The tiny piece of meat that wedges itself in your teeth is only ever a tiny piece of the delicious steak. But until you get it shifted, there is no other aspect of that steak you can possibly think about. If, like me, you're too lazy to walk six steps to fetch floss or a toothpick, it can be bothering you for hours.
Small things can become disproportionately important.
The self-service supermarket checkout shouldn't really warrant more than your slightest attention, and yet when it won't do the simple damn thing you want it to do, it can fill you with great frustration and furious anger. At least, that's how it feels for people like me who are too lazy to walk six steps to fetch floss or a toothpick.
When the rage comes on, I take myself off to Twitter where all my angry friends are waiting, ready to shout at anybody and anything. This week I typed: "Thank you for shopping. Also thank you for not taking to the goddam self-service checkout with a f.....g mallet."
They all knew exactly what I meant.
"That thing is an instrument of psychological torture banned by the Geneva Convention," said my friend Dovil (not her real name).
"I try my hardest to avoid them," said Moana, "but I keep the guy with a key in a job. He always has to uncrank the Lady Machine ... at least three times when I'm there."
Everyone had a story to tell about the machine that's supposed to detect your bag, get the weight right, and smoothly process everything, but doesn't.
They wrote: "The stupid woman inside the machine never raises her voice, just repeats herself, repeatedly. Hate. Them. And. Her. Hate her big time."
And: "I have removed my bloody bag!"
And: "I overheard a man yelling at it once. Each time it spoke he said 'Alright!!!!' It was great. Very Basil Fawlty."
Becs said: "I get terrible performance anxiety and feel like other shoppers are judging me."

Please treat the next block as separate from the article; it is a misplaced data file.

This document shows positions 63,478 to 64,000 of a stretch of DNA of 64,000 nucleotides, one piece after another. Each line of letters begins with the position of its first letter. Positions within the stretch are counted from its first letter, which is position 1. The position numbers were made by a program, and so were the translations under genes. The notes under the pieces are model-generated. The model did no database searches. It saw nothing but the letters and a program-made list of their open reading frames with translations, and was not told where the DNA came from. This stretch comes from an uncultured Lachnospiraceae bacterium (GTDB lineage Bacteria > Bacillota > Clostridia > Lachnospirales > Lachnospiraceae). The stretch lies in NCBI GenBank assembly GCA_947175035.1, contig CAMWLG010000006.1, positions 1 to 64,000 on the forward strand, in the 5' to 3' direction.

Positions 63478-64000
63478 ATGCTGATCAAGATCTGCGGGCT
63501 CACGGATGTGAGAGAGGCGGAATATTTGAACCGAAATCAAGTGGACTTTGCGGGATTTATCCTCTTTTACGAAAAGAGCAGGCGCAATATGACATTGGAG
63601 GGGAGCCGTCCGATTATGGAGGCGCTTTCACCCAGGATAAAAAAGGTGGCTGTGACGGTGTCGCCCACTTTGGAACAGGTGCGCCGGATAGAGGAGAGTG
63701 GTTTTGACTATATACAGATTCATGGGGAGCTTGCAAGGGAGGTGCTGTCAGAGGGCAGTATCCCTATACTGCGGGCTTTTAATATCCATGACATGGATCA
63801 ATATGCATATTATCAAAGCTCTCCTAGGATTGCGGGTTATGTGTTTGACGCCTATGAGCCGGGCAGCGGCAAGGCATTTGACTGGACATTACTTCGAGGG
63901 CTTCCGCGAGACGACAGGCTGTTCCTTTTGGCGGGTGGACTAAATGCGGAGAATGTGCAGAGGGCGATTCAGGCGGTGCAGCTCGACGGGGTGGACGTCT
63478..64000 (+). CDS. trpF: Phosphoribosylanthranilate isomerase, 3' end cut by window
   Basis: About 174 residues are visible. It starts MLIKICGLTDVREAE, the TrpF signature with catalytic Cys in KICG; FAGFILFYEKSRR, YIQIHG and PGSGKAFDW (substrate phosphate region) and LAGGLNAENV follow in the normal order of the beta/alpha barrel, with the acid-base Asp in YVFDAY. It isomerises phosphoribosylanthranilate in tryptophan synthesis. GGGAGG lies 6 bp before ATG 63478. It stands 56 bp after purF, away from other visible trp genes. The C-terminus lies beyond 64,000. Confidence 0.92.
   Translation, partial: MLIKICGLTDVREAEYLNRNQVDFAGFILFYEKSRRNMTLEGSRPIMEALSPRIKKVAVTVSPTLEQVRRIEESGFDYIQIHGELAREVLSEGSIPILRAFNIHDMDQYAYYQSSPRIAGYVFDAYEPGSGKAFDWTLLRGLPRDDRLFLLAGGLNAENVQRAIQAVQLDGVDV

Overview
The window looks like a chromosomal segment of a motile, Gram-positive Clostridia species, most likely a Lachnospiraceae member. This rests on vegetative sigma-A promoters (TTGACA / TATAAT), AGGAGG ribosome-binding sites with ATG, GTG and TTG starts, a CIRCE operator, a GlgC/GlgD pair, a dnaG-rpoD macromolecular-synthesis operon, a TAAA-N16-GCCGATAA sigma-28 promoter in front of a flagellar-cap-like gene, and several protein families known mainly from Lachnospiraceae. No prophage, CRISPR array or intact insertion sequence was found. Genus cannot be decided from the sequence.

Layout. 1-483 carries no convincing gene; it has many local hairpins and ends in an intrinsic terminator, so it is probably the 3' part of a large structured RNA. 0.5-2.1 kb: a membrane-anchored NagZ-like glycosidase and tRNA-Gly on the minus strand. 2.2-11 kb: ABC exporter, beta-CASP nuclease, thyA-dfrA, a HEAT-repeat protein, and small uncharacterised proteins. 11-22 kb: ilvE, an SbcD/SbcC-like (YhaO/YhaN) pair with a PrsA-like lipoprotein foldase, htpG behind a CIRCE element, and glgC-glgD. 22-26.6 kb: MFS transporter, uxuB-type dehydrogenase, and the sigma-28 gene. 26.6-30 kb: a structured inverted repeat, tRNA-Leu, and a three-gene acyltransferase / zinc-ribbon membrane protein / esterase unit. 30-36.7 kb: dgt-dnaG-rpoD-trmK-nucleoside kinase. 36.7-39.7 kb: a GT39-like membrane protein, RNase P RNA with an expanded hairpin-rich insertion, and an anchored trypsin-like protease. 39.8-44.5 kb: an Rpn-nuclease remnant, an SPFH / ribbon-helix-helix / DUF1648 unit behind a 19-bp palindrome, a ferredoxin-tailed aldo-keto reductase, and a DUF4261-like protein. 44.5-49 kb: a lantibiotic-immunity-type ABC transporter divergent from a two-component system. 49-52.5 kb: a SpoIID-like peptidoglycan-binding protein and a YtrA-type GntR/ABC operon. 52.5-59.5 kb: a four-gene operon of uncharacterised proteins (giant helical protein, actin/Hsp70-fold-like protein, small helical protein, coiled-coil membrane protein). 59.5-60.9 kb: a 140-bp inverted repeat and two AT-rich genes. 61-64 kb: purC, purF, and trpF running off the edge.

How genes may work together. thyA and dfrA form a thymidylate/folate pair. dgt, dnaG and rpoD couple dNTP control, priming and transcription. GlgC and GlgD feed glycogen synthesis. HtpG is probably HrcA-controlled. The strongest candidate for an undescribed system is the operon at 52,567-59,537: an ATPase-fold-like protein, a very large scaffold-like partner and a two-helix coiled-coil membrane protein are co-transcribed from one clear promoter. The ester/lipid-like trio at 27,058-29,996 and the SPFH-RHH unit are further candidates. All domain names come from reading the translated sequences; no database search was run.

John asked: "You bought a newspaper? Please tell me you didn't buy a newspaper."
I never have at the self-service, but right away I can see the problem with a flimsy object and scales that can't weigh things very well. Feel free to insert your own joke here about columnists who are less weighty then they're supposed to be.
But we are also human beings with inquiring minds, so talk soon turned to larger things, like: Are the robots coming for our jobs?
Friends wrote: "I have nothing to do with self-service checkouts" and: "Use real people and keep them in a job" and: "Supermarkets suck enough money without me doing their work for free."
Max, though, wanted to know why we still have human checkout operators at all, making them slave away at an unnecessary job that could be automated.
Phil wrote: "We have reached the point where work is redundant. All the wages are accumulating in the bank accounts of the absurdly rich. Existential crisis for humanity."
There is a growing drum beat to this as the bank branches close and robots mow the grass by the motorway. I hear the water lapping at the doorstep. Who is replaceable. Are you? Am I? Obviously the easiest columnists to automate will be the ones who string together posts from their Facebook friends.
What will happen? The best person to listen to might be Thomas Frey. He got the attention of a lot of important people when he said that by 2030 more than 2 billion jobs would disappear. He has had to spend every day since then explaining that although he meant it, he also believes it will be possible to replace those jobs with other ones.
If you want to fill yourself with hope, the best thing you can possibly do is read the list of specific jobs and industries Frey suggests will come into existence. It's a new and fascinating world he describes, with vast possibilities.
But his point is clear: those opportunities won't just come to us, we will have to seek them out. And I suspect my friend Phil may be right too. We may need to get there before the private equity guys and the bankers. They tend not to get distracted by the small stuff, and they have voracious carnivorous appetites.
What are your thoughts? Do you use the self-serve checkout?
Written by David Slack. Republished with permission of Stuff.co.nz.